I believe that PCars tyre model does things that no other tyre model does?

There was a huge document posted on here the documented much of the development of the game, and the feedback that Nick and Ben were giving on the tyre model makes interesting reading.

danowat
03-07-2015, 12:22
I know it's the brush model, which PCars no longer uses, but it's interesting reading.#

http://www.control.lth.se/documents/2007/jsvenPDH.pdf

https://dspace.lboro.ac.uk/dspace-jspui/bitstream/2134/4822/1/Transient%20analysis%20of%20tyre%20friction%20generation%20using%20....pdf

danowat
03-07-2015, 12:27
Cheers for the suggestion, but I think the full-blown maths is going to be way beyond me. Mostly I'm just after knowing whether the simplified conventional wisdom:
http://www.wheels-inmotion.co.uk/forum/uploads/monthly_11_2007/post-2-1196429733.jpg
- applies in quite the way it's portrayed - where the extreme cases should hammer the outer-edges or center-line respectively - actually works quite that obviously, or whether I should just accept that it's subtle and basically impossible to clearly discern on its own, even in extreme cases, given all the other complicating factors?

Edit: Another possible way to put it - are the extremes of 1.50 bar and 2.50 bar pressures actually particularly extreme? It may just be that I'm expecting an extreme result when actually the range the game limits me to are actually all within a drivable, fairly reasonable range.

Also, you might want to bear in mind the practical differences between racing tyres and road tyres, where conventional wisdom is concerned.

1.5 - 2.5 Bar, try the difference in your road car (real life, on a private road of course!).

dw123
03-07-2015, 12:44
This comes down to the tire resolution of the STM. It has almost no canned effects like other games. If you double the tire resolution, you would see numbers more exact, but it won't be possible for current hardware to handle @600Hz. Although, the feeling would rather be the same, only a bit more detailed.

So to summarize: The model does what it should, and also these over-under-inflated scenarios are calculated correctly (in the given range). But the view in the HUD is somewhat misleading.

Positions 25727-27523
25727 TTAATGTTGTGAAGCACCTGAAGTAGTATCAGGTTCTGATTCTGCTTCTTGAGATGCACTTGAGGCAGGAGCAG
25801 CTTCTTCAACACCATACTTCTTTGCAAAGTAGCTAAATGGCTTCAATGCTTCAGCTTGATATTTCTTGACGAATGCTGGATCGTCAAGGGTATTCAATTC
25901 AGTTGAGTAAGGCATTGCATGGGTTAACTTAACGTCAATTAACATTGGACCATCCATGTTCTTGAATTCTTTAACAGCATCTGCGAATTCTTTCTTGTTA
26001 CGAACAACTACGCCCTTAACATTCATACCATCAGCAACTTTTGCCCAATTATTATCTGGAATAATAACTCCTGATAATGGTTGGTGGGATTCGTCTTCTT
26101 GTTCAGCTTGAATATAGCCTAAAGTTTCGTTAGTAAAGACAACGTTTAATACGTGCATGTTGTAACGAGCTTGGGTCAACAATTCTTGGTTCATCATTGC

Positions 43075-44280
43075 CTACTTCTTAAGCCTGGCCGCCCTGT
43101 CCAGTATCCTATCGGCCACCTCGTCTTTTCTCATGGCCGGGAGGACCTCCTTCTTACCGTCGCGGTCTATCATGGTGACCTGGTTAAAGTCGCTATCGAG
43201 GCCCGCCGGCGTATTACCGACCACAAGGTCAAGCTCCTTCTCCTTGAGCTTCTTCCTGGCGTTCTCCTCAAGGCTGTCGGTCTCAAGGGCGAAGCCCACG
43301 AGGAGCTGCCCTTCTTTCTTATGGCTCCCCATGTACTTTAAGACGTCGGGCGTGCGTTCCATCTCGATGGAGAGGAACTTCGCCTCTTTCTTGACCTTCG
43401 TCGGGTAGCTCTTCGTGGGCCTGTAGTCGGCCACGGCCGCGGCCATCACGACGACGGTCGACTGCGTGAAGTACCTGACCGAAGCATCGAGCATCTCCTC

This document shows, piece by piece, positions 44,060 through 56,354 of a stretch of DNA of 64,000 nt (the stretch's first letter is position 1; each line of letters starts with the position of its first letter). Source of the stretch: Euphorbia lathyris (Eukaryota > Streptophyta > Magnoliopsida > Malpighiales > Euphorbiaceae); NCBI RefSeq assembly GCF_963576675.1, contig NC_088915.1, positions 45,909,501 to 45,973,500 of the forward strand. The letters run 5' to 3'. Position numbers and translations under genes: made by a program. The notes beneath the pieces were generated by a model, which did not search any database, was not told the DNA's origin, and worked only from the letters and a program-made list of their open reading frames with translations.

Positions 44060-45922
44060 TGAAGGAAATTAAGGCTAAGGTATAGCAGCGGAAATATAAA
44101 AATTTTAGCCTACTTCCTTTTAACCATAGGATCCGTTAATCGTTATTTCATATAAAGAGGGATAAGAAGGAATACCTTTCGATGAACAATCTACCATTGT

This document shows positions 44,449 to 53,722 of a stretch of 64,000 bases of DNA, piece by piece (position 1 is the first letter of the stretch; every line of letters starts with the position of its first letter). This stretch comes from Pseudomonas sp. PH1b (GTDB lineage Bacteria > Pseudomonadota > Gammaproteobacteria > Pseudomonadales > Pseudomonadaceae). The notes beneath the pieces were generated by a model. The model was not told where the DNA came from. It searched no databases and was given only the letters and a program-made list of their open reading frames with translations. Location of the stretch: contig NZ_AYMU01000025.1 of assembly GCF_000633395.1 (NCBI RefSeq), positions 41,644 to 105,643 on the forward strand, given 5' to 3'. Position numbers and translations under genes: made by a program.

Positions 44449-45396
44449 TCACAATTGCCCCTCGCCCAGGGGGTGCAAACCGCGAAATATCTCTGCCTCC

This was the explanation of a dev regarding this topic.

Interesting. Yeah, I realise the whole idea is that it's a fully simulated model, with near-zero canned effects. I had wondered - seeing the image of the finite-element model of the tire used, whether the single center division would be enough to actually model major curvature flex in the contact patch... I figured it might just be a straight-up technical limitation. I realise how hard it must be to get any kind of physics system operating at 600 steps per second in realtime.

So, in general, the effect is there, but the limitations of the model mean it's going to be pretty subtle... sound about right?

I wonder if the devs might at some point see fit to give us a "increased tire resolution" option to experiment with, for people with heavily overclocked 6-core+ CPUs or something :-)

dw123
03-07-2015, 17:00
Hmm... odd extra test. I wondered what exactly was causing the inside-tire temperatures to always be noticably higher on the Front-Left, and Rear-Right tire... so I dug around, and noted that Asure Coast would be a good balanced track to test for left-right balance, as it's a straight A-to-B stage, with, if anything, a slight tendency to anti-clockwise turns, compared to most circuits being clockwise.

The result surprised me... I *still* got the FL and RR insides heating up noticably, as though the camber were off, and the FR and RL were *still* evenly balanced across the tire.

I then swapped out the BMW Z4 GT3 for the McLaren 12C GT3, and the result was entirely different. This time, both the right hand tires were balanced temperatures, while both the left hand tires heated up the insides by a good 10 degrees over the outsides/middles. On the same slightly-more-left-hand-turns Asure Coast.


What could be causing that? I've noticed the same two opposite corner tires be unbalanced on all of the 7-8 different tracks I've raced the BMW at so far. This is with stock defaults, sensible tweaked setups, and extreme-case setups, none seem to change the fact that it's always those specific two tires on the Z4.

Edit: I can in fact, set camber to (0.0, -3.5) on the front tires, and (-3.0, 0.0) on the rear tires, and it will *juuust* about balance the temperature spread on all four tires, and even then, even with 0.0 camber the FL tire runs a slightly hotter inside edge.
Is this some quirk of the BMW Z4's weight balance or something? Or is something off here?